Concordia’s Institutional History in an Era of Truth and Reconciliation

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For our inaugural event, we are pleased to invite all students, faculty, and community members to join us on January 26th at 1:30 p.m. EST for “Concordia’s Institutional History in an Era of Truth and Reconciliation,” a virtual lecture presented by Colby Gaudet (PhD Candidate in Religion, Concordia).

Following the lead of American and British universities, some Canadian universities with colonial histories have undertaken the project of critically investigating their institutional pasts. In this presentation, a brief historical overview of Concordia University’s founding and partner institutions (Jesuits, YMCA, and Grey Nuns) will be made. Though established in 1974 from a merger of two earlier institutions, Concordia is nonetheless an inheritor of colonial legacies, including connections to residential schools and slavery. These facts, as we will explore, have important implications for discourses on Truth and Reconciliation, both within Concordia and for Canadians more broadly.

A Q&A session will follow the presentation.

Speaker Bio: Colby Gaudet is an interdisciplinary researcher in the fields of religion, colonialism, decoloniality, and the histories of indigenous-settler relations. Currently a PhD candidate in the Dept of Religions & Cultures at Concordia, they hold a master’s degree in Indigenous & Interreligious Studies from the Vancouver School of Theology (2018), and undergraduate degrees in Creative Writing (Concordia, 2008) and English literature (Dalhousie, 2006).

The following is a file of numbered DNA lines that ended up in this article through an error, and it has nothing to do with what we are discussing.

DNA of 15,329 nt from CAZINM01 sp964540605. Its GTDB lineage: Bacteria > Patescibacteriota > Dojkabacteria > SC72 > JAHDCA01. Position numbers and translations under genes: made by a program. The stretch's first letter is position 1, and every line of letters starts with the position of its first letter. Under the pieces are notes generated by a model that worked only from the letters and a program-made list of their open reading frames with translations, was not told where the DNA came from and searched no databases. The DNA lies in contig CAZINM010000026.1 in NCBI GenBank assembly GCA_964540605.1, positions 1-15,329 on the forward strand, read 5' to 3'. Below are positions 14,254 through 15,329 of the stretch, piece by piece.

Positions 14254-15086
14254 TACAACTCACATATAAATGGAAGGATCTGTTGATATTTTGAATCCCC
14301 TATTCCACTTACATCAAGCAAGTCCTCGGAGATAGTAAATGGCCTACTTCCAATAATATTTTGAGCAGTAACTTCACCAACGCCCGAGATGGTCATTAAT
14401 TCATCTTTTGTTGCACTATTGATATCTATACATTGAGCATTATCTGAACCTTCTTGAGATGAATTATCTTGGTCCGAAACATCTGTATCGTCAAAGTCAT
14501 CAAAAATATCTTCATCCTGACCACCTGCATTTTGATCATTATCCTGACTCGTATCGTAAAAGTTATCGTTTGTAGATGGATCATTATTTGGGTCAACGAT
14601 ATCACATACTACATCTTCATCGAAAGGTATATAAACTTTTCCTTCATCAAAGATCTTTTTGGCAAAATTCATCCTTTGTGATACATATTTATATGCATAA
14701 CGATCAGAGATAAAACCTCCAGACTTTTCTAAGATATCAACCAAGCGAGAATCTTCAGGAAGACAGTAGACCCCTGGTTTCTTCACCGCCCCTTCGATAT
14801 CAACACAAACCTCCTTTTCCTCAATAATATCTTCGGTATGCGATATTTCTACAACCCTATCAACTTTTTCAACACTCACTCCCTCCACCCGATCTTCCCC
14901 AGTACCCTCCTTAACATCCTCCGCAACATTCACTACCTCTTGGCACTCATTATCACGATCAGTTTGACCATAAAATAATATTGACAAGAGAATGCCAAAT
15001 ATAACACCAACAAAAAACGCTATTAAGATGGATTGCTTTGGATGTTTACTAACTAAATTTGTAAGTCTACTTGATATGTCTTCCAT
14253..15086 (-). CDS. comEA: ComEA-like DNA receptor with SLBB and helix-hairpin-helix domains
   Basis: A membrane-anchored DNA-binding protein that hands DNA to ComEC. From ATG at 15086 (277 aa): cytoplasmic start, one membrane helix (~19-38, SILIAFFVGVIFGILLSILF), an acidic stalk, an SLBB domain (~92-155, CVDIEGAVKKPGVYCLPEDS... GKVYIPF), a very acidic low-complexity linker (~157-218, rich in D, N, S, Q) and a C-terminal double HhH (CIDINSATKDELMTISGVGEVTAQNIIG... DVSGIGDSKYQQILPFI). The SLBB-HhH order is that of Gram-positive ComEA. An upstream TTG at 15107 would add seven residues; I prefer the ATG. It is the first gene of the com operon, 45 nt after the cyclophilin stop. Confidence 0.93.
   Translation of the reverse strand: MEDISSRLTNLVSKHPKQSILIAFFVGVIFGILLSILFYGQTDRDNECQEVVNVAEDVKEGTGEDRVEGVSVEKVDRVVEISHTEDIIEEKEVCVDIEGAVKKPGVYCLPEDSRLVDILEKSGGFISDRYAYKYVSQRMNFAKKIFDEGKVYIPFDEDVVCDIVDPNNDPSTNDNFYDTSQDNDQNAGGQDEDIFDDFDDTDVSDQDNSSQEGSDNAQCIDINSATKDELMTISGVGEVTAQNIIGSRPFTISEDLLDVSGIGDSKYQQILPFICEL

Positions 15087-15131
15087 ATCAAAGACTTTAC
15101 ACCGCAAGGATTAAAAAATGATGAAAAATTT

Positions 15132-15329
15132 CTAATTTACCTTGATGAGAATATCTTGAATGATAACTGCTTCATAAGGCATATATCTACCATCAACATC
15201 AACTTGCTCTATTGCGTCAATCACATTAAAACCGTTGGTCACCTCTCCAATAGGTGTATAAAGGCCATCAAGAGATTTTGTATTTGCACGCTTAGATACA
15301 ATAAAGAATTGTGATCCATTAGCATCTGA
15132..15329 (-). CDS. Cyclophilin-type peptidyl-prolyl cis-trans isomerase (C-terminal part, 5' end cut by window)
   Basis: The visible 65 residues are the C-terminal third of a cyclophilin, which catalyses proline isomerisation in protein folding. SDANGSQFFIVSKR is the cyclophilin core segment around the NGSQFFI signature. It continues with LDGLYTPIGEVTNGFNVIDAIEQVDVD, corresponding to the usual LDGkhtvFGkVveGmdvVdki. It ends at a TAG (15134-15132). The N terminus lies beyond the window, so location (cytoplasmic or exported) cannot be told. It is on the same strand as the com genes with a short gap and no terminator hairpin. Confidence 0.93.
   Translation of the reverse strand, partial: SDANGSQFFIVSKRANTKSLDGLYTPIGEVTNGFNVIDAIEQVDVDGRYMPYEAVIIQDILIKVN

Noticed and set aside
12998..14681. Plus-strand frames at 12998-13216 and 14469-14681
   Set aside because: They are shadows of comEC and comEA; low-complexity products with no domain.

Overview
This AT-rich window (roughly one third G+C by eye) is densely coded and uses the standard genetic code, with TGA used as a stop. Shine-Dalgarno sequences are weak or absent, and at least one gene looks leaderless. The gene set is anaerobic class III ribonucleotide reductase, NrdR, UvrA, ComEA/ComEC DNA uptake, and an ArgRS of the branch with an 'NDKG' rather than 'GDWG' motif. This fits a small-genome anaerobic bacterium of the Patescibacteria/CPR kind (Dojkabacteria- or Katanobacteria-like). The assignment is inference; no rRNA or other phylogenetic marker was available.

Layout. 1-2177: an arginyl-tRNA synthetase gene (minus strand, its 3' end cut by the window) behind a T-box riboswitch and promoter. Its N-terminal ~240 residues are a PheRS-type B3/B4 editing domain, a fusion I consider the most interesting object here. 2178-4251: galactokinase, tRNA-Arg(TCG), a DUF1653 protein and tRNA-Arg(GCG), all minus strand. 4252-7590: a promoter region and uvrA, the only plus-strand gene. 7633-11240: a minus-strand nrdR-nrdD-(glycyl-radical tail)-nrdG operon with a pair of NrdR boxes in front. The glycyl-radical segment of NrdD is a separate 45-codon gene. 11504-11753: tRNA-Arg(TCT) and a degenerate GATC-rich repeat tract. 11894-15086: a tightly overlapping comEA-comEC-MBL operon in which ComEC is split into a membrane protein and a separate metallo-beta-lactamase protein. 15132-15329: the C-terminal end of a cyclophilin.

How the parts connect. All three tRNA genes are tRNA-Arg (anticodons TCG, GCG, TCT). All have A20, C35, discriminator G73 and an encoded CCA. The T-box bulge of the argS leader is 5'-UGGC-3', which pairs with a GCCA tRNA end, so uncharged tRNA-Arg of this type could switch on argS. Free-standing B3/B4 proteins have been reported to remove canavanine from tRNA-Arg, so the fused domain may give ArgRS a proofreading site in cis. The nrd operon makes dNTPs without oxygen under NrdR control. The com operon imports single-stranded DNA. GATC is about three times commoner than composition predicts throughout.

Colby’s doctoral research investigates missionary archives and reflects critically on the function of colonial religion in Indigenous, settler, and diasporic communities in early eastern Canada. The working title of their dissertation is “Sacramental Communities: Atlantic World Catholics and Social Formation in British Nova Scotia.” 

Colby’s research is also, in a sense, autobiographical as they are descended from many of the historical contexts they study, including the settler communities that colonized Mi’kma’ki (otherwise known as Nova Scotia, or Acadia) during the 17th and 18th centuries.  


As this event is free, we are asking all attendees to consider making a donation to First Peoples Justice Center of Montreal. The Center helps Indigenous peoples in issues related to justice through education, support and empowerment. We hope you can contribute to this cause and help take action alongside our lands acknowledgement. More information on their important work can be found on their website and donations can be made here.